Rebecca Tyrrel: Days Like Those

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A line of stationary traffic stretches into the distance. We are here for the duration and while Matthew has been silent so far, it is a very audible silence and soon he will either start banging his head rhythmically on the steering wheel or morph into Perry Mason.

As a passenger, one can easily tire of the first option and Louis worries about bruising to his father's forehead, so we can only hope for the second. We are in luck. After a short silence Matthew says, "Let's just go over the facts." (The words "I would remind you that you are still under oath" are clearly implicit in his tone.) "When I asked you which exit we should take, what did you say?"

"I said I had no idea," I reply.

"You said you had no idea," repeats Matthew.

"Yes, I said I had no idea."

"And yet the moment I came off the M40 at the junction that is generally known as the Oxford turn-off, you mentioned with casual disdain that I shouldn't have done that because in your own, recent experience, during a visit to your friend Coleen in Headington, after taking the very same exit, you became stuck in terrible roadworks. Let me put it to you... blah, blah, blah."

Today we are going to lunch with friends in Woodstock. We were due there half an hour ago, except Matthew, for reasons that are beyond me, left the M40 at the Oxford turn-off, driving straight into a five-mile tailback. But he isn't necessarily at fault and blame must at all times be correctly apportioned.

"My job," he says, apparently reading my thoughts, "is not to point the finger but to establish the facts." And then a Toyota nips in front of us with a Baby on Board sign in its rear window.

"Oh no, look!" says Louis, "that car in front has got a Baby on Board sign!" Both Louis and Matthew have a thing about Baby on Board signs. In truth, most people have a thing about them but most people have got over it long ago and accepted that there are people on this earth who wish to advertise to other motorists that they have been clever enough to have a baby.

Matthew and Louis, however, cannot get over it and are especially provoked by variations on the theme. Louis' absolute worst is "Princess on Board", while Matthew becomes almost homicidal upon spotting a "Cool Dude on Board". The two of them spend many happy motoring hours devising fitting punishments for people who display such signs and their favourite episode of The Simpsons is the one in which Homer brings a Baby on Board sign home as a present for Marge, and she thanks him with the words: "Oh good, now people will stop intentionally ramming us." "Do you think there should be a special corner of hell reserved for the occupants of that Toyota?" I ask, keen to join in, if only to divert attention away from the blame- apportioning process.

"Sadly, I do not think so," says Matthew. "Not only is it a Prius, but those people are born-again Christians, as is obvious from the Jesus fish icon just above the 'God is my co-pilot' bumper sticker. I am afraid that their good works would balance their smugness. When the day of reckoning comes they will almost certainly go into limbo."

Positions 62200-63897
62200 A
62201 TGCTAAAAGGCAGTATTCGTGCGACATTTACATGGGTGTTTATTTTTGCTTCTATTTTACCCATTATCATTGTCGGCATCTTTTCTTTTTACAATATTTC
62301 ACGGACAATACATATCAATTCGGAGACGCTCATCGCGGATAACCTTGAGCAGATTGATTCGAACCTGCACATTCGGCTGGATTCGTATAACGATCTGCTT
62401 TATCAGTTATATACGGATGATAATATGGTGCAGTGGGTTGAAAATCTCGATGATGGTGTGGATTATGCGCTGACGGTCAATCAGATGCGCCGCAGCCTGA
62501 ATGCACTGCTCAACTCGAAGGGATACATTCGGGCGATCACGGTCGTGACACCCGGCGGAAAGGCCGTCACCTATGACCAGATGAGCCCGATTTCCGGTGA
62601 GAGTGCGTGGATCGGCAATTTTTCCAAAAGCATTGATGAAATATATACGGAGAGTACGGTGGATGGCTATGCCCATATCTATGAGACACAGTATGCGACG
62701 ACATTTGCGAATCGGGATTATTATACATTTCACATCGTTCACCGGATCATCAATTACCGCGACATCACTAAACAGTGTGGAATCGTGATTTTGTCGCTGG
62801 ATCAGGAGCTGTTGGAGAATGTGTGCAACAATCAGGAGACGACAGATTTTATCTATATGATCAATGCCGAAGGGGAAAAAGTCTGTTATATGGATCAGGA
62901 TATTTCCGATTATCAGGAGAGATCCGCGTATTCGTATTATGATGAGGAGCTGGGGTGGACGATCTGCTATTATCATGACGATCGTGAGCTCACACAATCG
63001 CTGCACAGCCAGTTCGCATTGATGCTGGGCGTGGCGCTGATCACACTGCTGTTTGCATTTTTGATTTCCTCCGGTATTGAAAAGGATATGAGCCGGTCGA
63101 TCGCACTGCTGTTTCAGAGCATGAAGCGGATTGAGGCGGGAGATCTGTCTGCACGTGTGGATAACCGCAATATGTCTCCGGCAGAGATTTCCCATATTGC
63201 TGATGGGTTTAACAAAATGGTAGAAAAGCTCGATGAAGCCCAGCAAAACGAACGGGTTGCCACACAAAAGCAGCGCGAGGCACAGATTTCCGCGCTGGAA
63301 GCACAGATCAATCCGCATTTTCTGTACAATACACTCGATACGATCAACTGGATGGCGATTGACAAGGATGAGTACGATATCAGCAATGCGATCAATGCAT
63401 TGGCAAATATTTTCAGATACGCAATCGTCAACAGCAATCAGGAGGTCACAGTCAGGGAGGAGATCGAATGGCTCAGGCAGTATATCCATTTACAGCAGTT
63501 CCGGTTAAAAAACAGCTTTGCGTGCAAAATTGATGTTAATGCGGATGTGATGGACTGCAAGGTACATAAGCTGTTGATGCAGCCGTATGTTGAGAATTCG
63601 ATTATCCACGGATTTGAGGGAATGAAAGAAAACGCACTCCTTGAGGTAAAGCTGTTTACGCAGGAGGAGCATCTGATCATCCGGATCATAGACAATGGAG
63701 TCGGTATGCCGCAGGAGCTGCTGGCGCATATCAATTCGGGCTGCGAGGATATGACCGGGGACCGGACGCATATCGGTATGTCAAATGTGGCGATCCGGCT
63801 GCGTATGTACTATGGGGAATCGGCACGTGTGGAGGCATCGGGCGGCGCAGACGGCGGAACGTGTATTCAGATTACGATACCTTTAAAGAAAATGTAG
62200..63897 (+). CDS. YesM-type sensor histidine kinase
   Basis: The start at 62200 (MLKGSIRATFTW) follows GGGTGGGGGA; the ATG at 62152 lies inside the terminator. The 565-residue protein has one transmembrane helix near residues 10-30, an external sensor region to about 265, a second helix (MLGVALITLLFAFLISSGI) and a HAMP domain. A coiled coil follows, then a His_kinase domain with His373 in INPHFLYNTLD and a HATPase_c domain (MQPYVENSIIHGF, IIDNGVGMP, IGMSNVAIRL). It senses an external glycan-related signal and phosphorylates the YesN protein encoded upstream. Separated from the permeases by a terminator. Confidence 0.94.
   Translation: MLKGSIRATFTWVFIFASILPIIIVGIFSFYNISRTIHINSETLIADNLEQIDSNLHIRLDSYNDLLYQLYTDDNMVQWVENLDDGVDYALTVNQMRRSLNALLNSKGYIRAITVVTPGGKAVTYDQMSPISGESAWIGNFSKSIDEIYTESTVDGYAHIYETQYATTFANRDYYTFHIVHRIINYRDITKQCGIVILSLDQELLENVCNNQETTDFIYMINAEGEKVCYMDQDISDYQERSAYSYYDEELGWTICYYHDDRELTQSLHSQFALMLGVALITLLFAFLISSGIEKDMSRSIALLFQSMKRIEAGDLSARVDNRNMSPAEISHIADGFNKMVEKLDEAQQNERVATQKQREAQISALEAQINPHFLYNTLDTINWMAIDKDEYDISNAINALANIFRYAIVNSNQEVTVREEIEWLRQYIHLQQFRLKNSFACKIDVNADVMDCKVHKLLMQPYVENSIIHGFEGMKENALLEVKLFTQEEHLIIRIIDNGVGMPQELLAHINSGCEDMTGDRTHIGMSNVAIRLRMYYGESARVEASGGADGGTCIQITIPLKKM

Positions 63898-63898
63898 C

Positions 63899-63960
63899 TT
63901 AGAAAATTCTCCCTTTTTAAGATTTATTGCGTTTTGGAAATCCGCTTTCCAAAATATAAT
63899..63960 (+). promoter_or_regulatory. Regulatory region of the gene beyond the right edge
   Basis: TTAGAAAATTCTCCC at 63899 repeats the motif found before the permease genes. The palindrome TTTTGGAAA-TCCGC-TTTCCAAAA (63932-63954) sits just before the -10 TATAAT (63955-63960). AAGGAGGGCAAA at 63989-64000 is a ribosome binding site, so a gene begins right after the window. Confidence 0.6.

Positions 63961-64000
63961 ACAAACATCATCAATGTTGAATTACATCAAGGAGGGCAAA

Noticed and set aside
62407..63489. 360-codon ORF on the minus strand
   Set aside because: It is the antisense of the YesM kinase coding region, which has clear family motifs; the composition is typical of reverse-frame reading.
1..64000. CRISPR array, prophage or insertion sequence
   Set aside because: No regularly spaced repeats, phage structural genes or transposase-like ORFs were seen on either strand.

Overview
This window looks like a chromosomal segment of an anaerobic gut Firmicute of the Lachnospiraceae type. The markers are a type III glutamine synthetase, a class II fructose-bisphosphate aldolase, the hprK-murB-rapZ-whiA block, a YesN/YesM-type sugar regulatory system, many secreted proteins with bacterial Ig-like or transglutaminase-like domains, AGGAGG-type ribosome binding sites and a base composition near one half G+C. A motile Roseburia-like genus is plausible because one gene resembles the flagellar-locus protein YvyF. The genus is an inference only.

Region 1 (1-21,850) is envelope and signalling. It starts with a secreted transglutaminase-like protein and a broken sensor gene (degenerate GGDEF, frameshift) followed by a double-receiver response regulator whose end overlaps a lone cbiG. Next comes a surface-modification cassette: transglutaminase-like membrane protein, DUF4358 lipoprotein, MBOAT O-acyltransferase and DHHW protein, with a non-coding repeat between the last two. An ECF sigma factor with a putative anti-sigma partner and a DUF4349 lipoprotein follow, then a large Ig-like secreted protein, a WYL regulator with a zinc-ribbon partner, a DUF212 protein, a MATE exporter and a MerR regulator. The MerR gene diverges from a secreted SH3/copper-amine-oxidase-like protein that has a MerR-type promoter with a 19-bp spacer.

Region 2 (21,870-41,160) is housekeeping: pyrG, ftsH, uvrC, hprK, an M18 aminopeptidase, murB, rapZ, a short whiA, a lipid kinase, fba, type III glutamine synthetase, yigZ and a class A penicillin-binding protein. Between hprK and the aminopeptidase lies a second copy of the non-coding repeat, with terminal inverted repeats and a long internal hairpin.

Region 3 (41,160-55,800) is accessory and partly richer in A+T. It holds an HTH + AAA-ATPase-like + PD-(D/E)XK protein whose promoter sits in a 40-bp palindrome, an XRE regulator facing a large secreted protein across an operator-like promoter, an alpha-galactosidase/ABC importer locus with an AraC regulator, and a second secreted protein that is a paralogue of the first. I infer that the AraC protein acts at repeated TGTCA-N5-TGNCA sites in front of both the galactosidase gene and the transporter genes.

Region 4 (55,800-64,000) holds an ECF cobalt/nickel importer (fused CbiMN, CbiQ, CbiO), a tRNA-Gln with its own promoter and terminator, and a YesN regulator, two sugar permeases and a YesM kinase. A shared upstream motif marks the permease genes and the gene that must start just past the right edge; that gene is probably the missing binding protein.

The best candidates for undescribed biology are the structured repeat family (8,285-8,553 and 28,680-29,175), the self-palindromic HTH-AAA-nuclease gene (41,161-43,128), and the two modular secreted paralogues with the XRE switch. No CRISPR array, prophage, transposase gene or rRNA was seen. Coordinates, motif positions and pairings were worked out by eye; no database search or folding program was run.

"What is limbo?" asks Louis, which prompts a five-minute lecture from Matthew on the halfway house of the afterlife. Then Louis asks what a Jesus fish icon is for and another 10 minutes is taken up with an explanation of how, in ancient Greek, the first letters of the word for Jesus Christ Son of God spell out the Greek word for fish.

It is now 20 minutes since the appearance of the Toyota and we have moved 400 yards, but the conversation is now flowing even if the traffic isn't. I do my best to extend the theological discussion, but it can't be long before I am asked to return to the witness stand.

"Cast your mind back," says Matthew in a seamless segue, "to the moment when earlier today I asked which M40 turn-off we should take for Woodstock. Did you not for a minute consider telling me about these roadworks that you admit to having been stuck in not a fortnight ago when you visited Coleen in Headington?"

"No," I say, "because it did not occur to me that you would ever take this route unless you were visiting Coleen in Headington. It is madness to take this route to Woodstock."

"And yet," says Matthew, "it is the way that you always go yourself."



"Because whenever I go to Woodstock I always visit Coleen in Headington. If it wasn't for Coleen I would stay on the M40."

"So," says Matthew, "putting Coleen to one side for a moment, you appear to be making two statements: a) this is such a ridiculous route that it never crossed your mind that I might take it, hence your failure to mention these bloody roadworks; and b) this is the route you always take yourself."

"Yes," I state once again, "but only because of Coleen.

We are close to the end of the roadworks now and the traffic is rearranging itself into lanes before the Headington roundabout. "Can we pull alongside the Toyota and shake our fists?" asks Louis.

"Yes, of course we can," says Matthew, "I'll count us in and we'll all do it together." I say I would quite like to be dropped off at Coleen's and I will make my own way from there. But no one is listening.